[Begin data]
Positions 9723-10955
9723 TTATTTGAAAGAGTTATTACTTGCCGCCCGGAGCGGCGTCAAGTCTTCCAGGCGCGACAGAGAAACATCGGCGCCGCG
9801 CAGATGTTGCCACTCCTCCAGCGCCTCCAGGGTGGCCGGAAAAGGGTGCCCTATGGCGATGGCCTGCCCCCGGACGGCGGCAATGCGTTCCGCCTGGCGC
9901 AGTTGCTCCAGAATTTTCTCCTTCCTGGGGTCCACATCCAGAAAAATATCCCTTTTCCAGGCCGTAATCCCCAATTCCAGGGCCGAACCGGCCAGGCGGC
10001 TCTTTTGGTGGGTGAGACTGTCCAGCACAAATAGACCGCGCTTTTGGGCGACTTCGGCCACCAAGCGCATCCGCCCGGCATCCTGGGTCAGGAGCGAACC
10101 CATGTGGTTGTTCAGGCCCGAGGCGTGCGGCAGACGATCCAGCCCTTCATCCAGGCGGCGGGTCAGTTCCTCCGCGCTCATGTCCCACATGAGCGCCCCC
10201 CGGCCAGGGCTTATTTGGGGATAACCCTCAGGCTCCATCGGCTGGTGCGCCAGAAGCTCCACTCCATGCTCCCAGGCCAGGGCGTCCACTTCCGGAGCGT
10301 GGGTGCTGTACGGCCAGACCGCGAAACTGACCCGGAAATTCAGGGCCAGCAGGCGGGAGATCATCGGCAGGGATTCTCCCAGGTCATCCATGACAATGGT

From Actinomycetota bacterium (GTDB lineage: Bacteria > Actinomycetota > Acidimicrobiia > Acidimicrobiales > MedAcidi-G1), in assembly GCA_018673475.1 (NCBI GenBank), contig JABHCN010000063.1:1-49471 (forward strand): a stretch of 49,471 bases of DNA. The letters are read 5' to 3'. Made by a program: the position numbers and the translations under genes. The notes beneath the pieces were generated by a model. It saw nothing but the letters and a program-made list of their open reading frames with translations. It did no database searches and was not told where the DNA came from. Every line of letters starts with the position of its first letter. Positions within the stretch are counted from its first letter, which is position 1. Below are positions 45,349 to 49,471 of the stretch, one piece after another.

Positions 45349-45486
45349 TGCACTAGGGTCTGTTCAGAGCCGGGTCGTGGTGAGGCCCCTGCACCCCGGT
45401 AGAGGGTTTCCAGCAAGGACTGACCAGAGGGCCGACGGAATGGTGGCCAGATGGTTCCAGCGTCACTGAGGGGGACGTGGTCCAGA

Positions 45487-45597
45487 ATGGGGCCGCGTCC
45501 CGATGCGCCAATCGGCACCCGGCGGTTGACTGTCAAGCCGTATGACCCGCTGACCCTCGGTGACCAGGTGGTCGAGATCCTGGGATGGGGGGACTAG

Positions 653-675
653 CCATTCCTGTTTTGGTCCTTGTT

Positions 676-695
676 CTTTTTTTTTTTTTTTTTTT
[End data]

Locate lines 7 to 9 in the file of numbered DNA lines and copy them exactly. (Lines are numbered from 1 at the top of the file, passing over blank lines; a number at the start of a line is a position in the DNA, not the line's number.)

10201 CGGCCAGGGCTTATTTGGGGATAACCCTCAGGCTCCATCGGCTGGTGCGCCAGAAGCTCCACTCCATGCTCCCAGGCCAGGGCGTCCACTTCCGGAGCGT
10301 GGGTGCTGTACGGCCAGACCGCGAAACTGACCCGGAAATTCAGGGCCAGCAGGCGGGAGATCATCGGCAGGGATTCTCCCAGGTCATCCATGACAATGGT

From Actinomycetota bacterium (GTDB lineage: Bacteria > Actinomycetota > Acidimicrobiia > Acidimicrobiales > MedAcidi-G1), in assembly GCA_018673475.1 (NCBI GenBank), contig JABHCN010000063.1:1-49471 (forward strand): a stretch of 49,471 bases of DNA. The letters are read 5' to 3'. Made by a program: the position numbers and the translations under genes. The notes beneath the pieces were generated by a model. It saw nothing but the letters and a program-made list of their open reading frames with translations. It did no database searches and was not told where the DNA came from. Every line of letters starts with the position of its first letter. Positions within the stretch are counted from its first letter, which is position 1. Below are positions 45,349 to 49,471 of the stretch, one piece after another.